Eros and our understanding of sexual assault

I remember originally reading Helen Garner’s The First Stone (I think I was 16) and feeling deeply disturbed. Garner was an author who I basically worshipped, having read Monkey Grip a few years earlier and almost memorising it since. She has a particularly persuasive style of writing – or maybe I was just especially enamoured with her – and so on reading The First Stone, I found it extremely difficult to reconcile my own emotions and political views with those of my favourite/most admired author.

For context, Garner’s novel centres around an alleged instance of sexual harassment at Melbourne Uni’s ‘Ormond College’, between a college head (‘Colin Shepard’) and two residents. Garner takes a sympathetic view of the perpetrator, believing the women over-reacted.

This isn’t another article about The First Stone, which has been historically quite divisive, especially within the Australian feminist community (enough to provoke an anthology of responses – the essay collection bodyjamming). What even made me think about Garner’s work, having not read it in years, was seeing some brief reference to her notion of Eros, in an online article I read recently (but have since forgotten the whereabouts of).

Eros, as conceptualised by Garner, is ‘the spark that ignites and connects’ men and women in a romantic and sexual sense. This spark is also ‘completely removed from the wider field of sexual politics’; i.e. the attraction is natural, untarnished, innocent, etc. In reacting so violently to their teacher’s advances at Ormond College, Garner categorises the two college women then, as attacking Eros itself.

‘a priggish literal-minded vengeance squad that gets Eros in its sights, gives him both barrels, and marches away in its Blundstones, leaving the gods’ messenger sprawled in the mud with his wings all bloody and torn’.

This dismissal of institutional power, and simplistic construction of women as harsh or unforgiving, vengeful, inflexible, etc., if responding negatively to sexual harassment, is surprising to read from Garner (herself a feminist) – though not a particularly unique/novel stance. Reading the excerpt, I was deeply reminded of the string of articles I’ve seen lately, related to the Aziz Ansari scandal/Has ‘#metoo’ Gone Too Far, etc. (see this piece for example, which reckons “The #MeToo era is making dating more confusing” – 🙁 ).

Garner’s attitude toward the women in Ormond College (in her book published nearly 15 years ago) finds easy counterparts in today’s media cycle. The ‘priggish literal-minded vengeance’ of 1992 finds its near direct equivalent in 2018. In the The Humiliation of Aziz Ansari, Caitlin Flanagan writes that Ansari’s accuser has created ‘3,000 words of revenge porn,’ in an act designed to ‘destroy Ansari’s career, which is now the punishment for every kind of male sexual misconduct, from the grotesque to the disappointing’ (Garner also frets about Shepard’s ruined career prospects, going as far as to write him a letter of support).

Daphne Merkin writes similarly in the New York Times, that ‘stripping sex of eros isn’t the solution’ (implying that an increased emphasis on consent must necessarily ~reduce eros~). She asks:

‘What happened to women’s agency? That’s what I find myself wondering as I hear story after story of adult women who helplessly acquiesce to sexual demands’.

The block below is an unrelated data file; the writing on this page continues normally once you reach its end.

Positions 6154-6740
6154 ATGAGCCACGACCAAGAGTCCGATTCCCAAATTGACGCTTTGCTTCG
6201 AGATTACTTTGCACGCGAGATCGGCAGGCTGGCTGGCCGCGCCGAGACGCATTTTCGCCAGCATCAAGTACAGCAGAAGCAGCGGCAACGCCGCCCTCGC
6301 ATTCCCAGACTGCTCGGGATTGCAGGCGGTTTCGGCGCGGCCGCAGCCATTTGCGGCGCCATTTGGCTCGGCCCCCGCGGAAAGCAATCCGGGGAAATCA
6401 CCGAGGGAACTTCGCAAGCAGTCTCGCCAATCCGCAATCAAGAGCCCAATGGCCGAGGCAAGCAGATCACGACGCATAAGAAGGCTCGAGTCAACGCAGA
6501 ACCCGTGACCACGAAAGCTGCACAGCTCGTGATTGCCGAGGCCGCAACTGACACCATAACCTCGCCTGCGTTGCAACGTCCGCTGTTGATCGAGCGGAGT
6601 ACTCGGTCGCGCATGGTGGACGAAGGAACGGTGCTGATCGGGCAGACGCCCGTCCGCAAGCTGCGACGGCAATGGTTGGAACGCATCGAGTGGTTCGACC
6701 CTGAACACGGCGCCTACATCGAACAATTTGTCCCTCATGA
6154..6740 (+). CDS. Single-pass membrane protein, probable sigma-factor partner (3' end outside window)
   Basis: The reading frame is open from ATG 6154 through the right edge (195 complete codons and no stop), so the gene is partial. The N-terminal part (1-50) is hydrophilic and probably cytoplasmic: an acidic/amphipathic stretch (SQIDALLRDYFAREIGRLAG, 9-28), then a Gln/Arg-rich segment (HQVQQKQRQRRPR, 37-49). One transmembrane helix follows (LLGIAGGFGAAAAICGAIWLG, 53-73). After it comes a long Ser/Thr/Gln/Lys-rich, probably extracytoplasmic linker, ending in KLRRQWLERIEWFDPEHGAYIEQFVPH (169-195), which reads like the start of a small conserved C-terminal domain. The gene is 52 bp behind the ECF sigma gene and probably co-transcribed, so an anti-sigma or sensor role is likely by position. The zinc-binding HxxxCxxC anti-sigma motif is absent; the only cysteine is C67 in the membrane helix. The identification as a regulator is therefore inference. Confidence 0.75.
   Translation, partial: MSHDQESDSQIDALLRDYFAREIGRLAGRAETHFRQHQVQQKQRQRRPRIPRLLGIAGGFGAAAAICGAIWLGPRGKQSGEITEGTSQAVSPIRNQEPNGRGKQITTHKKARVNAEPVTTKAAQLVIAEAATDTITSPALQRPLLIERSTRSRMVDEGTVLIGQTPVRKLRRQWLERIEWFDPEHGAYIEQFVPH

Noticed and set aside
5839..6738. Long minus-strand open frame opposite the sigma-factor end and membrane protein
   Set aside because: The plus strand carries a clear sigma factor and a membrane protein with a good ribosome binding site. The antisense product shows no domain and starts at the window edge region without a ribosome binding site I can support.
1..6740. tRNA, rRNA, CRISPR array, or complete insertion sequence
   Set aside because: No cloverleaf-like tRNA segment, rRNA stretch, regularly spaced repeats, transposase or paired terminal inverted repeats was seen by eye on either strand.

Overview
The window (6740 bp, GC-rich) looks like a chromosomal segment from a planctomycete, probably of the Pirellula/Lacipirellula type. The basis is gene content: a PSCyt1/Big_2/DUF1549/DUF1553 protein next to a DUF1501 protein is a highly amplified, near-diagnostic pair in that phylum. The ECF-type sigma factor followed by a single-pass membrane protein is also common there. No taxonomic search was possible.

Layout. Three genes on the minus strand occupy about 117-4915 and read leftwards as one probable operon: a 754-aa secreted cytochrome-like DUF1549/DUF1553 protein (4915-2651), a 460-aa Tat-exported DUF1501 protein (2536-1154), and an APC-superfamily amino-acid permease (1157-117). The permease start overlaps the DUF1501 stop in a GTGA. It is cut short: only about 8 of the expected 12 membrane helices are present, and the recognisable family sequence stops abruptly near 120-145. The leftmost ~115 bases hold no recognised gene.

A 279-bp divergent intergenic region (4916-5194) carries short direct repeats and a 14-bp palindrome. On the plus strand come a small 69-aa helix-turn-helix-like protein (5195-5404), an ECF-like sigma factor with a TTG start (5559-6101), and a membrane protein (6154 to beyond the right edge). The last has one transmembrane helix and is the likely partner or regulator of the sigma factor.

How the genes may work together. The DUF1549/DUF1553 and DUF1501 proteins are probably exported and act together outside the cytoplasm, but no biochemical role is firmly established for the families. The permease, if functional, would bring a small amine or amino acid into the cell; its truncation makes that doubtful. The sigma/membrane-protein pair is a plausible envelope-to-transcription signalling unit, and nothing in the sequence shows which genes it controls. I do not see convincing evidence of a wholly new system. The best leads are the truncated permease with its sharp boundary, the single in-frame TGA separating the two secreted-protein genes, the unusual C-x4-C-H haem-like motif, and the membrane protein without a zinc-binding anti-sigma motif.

‘If only Nicole Stewart and Elizabeth Rosen and their friends had developed a bold verbal style to match their sense of dress. If only the whole gang of them hadn’t been so afraid of life.’

— Garner, The First Stone.

What is Eros anyway? I didn’t even realise it was such a common reference until I stumbled across the whole Helen Garner / The First Stone / ‘it’s not assault it’s just Eros’ thing. Why is something so seemingly sweet, so easily manipulated to justify the absence of consent?

Eros comes from the Greek erasthai – ‘used to refer to that part of love constituting a passionate, intense desire for something’. It was personified by the figure of Eros, whose arrow could ‘pierce’ a figure, overwhelming them with love sickness for another, often with dramatic and painful results. ‘Occasionally, the loved objects — because of their sublime beauty — were depicted as unwitting ensnares of lovers (their beauty is a “divine curse” that inspires men to kidnap them or try to rape them)’.  

There is also, obviously, Plato’s conception of eros (a non-sexual appreciation of beauty). But I doubt this is the conception that Garner, Merkin, or others are drawing upon. Rather, they are (bizarrely) re-affirming an ancient trope: where the women (object) is overpowered by the desire of the ardent man (subject). Seemingly, this much has remained constant from ancient Greece to now; not least from 2004 to present.

Why is so much of modern dating still built on such an ancient, and disturbing trope? Why do we romanticise a man’s loss of control, and a woman’s submission – each helpless in the face of eros (obviously doesn’t apply in reverse – a women afflicted by eros for a man would likely be seen as intense/a stalker). Viewing allegations of sexual assault and harassment through such a limited, and “romantic” lens, is incredibly unhelpful. That it can draw supporters from both the left and right however, demonstrates just how deeply embedded into our culture it is. It would be better to leave sentimentality out of criminal cases – as we would automatically, were it any other offence.

Image: Unsplash

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Jemimah Tarasov has written for Overland, SMH, Stir, Bossy & others. She is a current editor of Overpass (https://overpassmag.com/) and a previous editor of Demos Journal. She is especially interested in queer issues, pop-culture and (of course) feminism. She wishes she could write like Chris Kraus, Helen Garner and Christos Tsiolkas.

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